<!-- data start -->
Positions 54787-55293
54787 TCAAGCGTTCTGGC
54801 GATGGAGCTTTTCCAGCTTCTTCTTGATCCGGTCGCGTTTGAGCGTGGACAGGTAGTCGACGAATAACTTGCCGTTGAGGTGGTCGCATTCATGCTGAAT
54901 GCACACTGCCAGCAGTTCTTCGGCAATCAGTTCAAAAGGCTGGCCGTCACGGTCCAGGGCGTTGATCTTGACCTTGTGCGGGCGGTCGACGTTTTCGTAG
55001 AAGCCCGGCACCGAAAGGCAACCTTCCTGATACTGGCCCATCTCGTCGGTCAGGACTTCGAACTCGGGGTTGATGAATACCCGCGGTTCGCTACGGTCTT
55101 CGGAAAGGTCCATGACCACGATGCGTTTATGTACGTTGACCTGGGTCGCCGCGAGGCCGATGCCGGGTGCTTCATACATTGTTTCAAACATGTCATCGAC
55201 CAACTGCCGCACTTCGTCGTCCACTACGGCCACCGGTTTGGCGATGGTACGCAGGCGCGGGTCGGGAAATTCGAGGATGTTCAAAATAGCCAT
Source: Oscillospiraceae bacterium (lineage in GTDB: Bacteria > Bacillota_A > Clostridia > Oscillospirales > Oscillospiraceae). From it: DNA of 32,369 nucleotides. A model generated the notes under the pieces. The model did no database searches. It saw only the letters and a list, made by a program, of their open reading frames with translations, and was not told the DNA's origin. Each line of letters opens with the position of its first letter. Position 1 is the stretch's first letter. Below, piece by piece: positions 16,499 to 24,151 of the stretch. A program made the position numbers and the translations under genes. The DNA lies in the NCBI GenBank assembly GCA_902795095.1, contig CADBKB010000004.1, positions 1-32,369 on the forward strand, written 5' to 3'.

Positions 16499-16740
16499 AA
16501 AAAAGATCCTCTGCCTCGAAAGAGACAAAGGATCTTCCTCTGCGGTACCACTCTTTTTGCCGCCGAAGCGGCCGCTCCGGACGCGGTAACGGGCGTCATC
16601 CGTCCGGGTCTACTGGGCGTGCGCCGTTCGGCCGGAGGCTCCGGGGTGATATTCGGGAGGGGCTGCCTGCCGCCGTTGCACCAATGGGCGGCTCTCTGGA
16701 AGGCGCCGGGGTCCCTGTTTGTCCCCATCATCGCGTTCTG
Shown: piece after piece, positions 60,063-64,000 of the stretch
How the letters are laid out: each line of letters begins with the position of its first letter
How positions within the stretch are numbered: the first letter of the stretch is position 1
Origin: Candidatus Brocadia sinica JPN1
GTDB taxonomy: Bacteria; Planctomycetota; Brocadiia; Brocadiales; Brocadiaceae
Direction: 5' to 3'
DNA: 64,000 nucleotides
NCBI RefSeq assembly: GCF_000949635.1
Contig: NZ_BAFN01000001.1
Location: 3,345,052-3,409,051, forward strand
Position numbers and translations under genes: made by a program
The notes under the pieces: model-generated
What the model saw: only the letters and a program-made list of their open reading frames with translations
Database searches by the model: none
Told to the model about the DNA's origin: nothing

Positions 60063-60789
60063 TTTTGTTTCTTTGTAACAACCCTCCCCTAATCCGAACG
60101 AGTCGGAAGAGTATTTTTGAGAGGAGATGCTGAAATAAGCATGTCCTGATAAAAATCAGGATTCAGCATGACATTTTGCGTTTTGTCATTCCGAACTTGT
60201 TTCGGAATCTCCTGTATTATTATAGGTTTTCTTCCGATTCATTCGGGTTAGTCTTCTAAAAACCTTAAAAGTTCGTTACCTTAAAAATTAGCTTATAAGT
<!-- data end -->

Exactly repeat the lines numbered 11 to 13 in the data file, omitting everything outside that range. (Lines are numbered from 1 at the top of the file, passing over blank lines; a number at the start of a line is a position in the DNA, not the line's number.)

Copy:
16501 AAAAGATCCTCTGCCTCGAAAGAGACAAAGGATCTTCCTCTGCGGTACCACTCTTTTTGCCGCCGAAGCGGCCGCTCCGGACGCGGTAACGGGCGTCATC
16601 CGTCCGGGTCTACTGGGCGTGCGCCGTTCGGCCGGAGGCTCCGGGGTGATATTCGGGAGGGGCTGCCTGCCGCCGTTGCACCAATGGGCGGCTCTCTGGA
16701 AGGCGCCGGGGTCCCTGTTTGTCCCCATCATCGCGTTCTG